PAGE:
Bonds are an important asset class for helping many investors reach their goals. In particular, their reputation as a “safer” investment type often makes them attractive to those with a more “cautious” approach. For instance, people nearing or in retirement, who are likely to prioritise wealth preservation over wealth growth. However, UK bonds have had a tough time over the last 12 months due to political instability and both rising inflation and interest rates. In this article, our Teesside financial planners at Vesta Wealth explain how bonds can feature in a pension strategy and why 2023 could be a year of opportunities for some investors.


How bonds work

A bond is a type of “IOU” or “loan” where an investor lends money to a company or government on the promise of repayment (with interest). How often repayments are made vary depending on the bond – e.g. every business quarter or every 6 months – and the “coupon” refers to the fixed interest payment paid by the bond. The “price” is how much the bond would cost on the secondary market and the “yield” is used to measure the bond’s current income level relative to its price (e.g. by dividing the coupon by the current price).

Bonds have different maturity dates – i.e. lengths of time before the principal amount should be repaid to the investor by the borrower. These might be a year, 2 years, 10 years or much longer. Generally speaking, the shorter the maturity date the lower the yield you can expect (because a greater maturity date means more risk due to interest rate changes and the higher risk of not getting your money back).


Types of bonds

Stocks might vary in quality due to their underlying “fundamentals” (e.g. financial statements and balance sheets). Bonds, however, are rated by outside agencies like Moody’s, Standard & Poor’s, and Fitch, so investors know how likely they are to get their repayments. Bonds which are called “below investment grade” may present a higher yield, but also a higher risk of failure to deliver repayment. The better a borrower’s ratings, the lower the yield tends to be given the lower perceived level of risk. The UK government, for instance, issues bonds called “gilts” which are widely seen as very “safe” and so generally offer a low yield.

Bonds can also be offered by companies who ask investors to loan to them. These “corporate” bonds may be higher in risk than UK government bonds, since the company has a default risk. However, if this occurs, creditors usually get priority over equity holders (e.g. shareholders) – giving the former certain protections.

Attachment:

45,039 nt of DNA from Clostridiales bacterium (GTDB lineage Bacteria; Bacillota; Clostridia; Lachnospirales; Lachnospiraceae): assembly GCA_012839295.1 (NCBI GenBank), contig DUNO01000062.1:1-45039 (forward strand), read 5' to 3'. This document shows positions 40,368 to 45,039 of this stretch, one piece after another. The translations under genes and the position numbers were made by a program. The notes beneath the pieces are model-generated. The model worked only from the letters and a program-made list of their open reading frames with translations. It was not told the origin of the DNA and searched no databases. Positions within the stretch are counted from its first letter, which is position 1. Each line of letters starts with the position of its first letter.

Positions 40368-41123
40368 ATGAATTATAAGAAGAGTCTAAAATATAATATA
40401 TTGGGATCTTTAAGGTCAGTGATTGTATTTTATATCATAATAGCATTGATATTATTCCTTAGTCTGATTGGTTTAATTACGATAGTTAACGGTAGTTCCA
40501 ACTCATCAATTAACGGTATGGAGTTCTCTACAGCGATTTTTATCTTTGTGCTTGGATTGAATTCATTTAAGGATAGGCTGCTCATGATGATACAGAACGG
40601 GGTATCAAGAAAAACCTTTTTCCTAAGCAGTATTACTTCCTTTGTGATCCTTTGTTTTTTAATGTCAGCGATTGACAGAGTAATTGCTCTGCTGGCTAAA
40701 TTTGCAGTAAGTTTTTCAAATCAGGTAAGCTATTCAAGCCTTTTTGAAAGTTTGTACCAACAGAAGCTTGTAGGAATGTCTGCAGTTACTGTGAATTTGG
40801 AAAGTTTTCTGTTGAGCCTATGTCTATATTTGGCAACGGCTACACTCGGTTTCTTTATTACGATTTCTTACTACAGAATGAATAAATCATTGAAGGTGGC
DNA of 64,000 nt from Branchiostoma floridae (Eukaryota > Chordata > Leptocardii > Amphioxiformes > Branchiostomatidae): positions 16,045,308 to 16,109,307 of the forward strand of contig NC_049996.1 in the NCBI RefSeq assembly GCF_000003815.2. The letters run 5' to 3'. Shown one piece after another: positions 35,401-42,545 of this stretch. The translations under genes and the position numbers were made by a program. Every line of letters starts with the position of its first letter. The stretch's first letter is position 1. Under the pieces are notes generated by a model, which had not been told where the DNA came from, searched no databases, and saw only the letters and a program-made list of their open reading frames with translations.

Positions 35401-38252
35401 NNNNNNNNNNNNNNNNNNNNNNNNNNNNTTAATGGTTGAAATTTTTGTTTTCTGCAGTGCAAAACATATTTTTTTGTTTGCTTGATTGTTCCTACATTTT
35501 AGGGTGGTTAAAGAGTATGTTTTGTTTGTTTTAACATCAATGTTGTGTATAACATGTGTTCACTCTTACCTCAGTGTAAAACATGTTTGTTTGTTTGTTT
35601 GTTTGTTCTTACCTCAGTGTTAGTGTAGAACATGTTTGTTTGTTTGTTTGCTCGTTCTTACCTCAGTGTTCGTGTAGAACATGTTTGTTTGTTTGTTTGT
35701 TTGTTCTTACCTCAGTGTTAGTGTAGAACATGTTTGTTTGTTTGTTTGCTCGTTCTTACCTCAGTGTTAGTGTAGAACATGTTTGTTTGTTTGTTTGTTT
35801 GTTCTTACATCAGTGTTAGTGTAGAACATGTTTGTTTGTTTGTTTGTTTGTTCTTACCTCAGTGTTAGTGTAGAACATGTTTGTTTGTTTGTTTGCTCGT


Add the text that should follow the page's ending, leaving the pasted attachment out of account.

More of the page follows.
Note that bonds come with an inflation risk. If inflation rises during a bond’s lifetime, then the purchasing power of its future cashflows is eroded. However, whilst most bonds are fixed-rate investments, certain bonds are inflation-linked. This allows payments to rise with CPI inflation (Consumer Price Index) or another official measure. However, if prices fall, then the bond payments will do too.

Interest rates also impact bonds. In general, when inflation goes up, central banks (e.g. the Bank of England in the UK) tend to raise interest rates to counter rising prices. However, this puts downward pressure on the price of older bonds as the fixed interest rates they offer become less competitive compared to newly-issued bonds. Since the start of 2022, over £298bn has been wiped off the value of UK corporate bonds as the country grappled with repeated interest rate rises from the Bank of England.


How bonds can feature in a pension strategy

One useful aspect of bonds is that, as an asset class, over the long term they tend to have an inverse relationship with stocks. The value of the S&P 500 in the USA, for instance, has historically moved in the opposite direction to US Treasury bonds. Bonds, therefore, can be a useful diversification tool for an investor’s portfolio strategy. For instance, if an investor holds a 50:50 split in bonds to equities then, if the stock market crashes, this investor may see less short-term damage to her portfolio compared to someone holding 100% equities.

The proportion of bonds to other assets in your portfolio, however, depends on many factors for those in (or nearing) retirement. Your risk appetite is important. As a “safer” asset class, bonds may be appealing to those who are looking to minimise volatility in their portfolios. However, do note that bonds are not risk-free. In September 2022, for example, the UK bond market crashed temporarily after the government released its “Mini Budget”, sending investors into a panic over how tax cuts would be funded. The Bank of England needed to step in with promises of bond purchases to stabilise the market and prevent a full meltdown.

Your investor goals matter, too. Those looking to generate an income from their investments may find bonds an attractive investment due to the regular payments. Interest rates on bonds often tend to be higher than savings rates at banks, while also providing more predictable returns compared to stocks. For those looking to generate returns whilst protecting as much as possible against risk, bonds can be a valuable addition to an overall investment strategy.



If you would like to discuss your financial plan and retirement strategy, then we would love to hear from you. Get in touch with your Financial Planner here at Vesta Wealth in Cumbria, Teesside and across the North of England.

Reach us via:

t: 01228 210 137
e: [email protected]

This content is for information purposes only. It should not be taken as financial or investment advice. To receive personalised, regulated financial advice regarding your affairs please consult your Financial Planner here at Vesta Wealth in Cumbria, Teesside and across the North of England.

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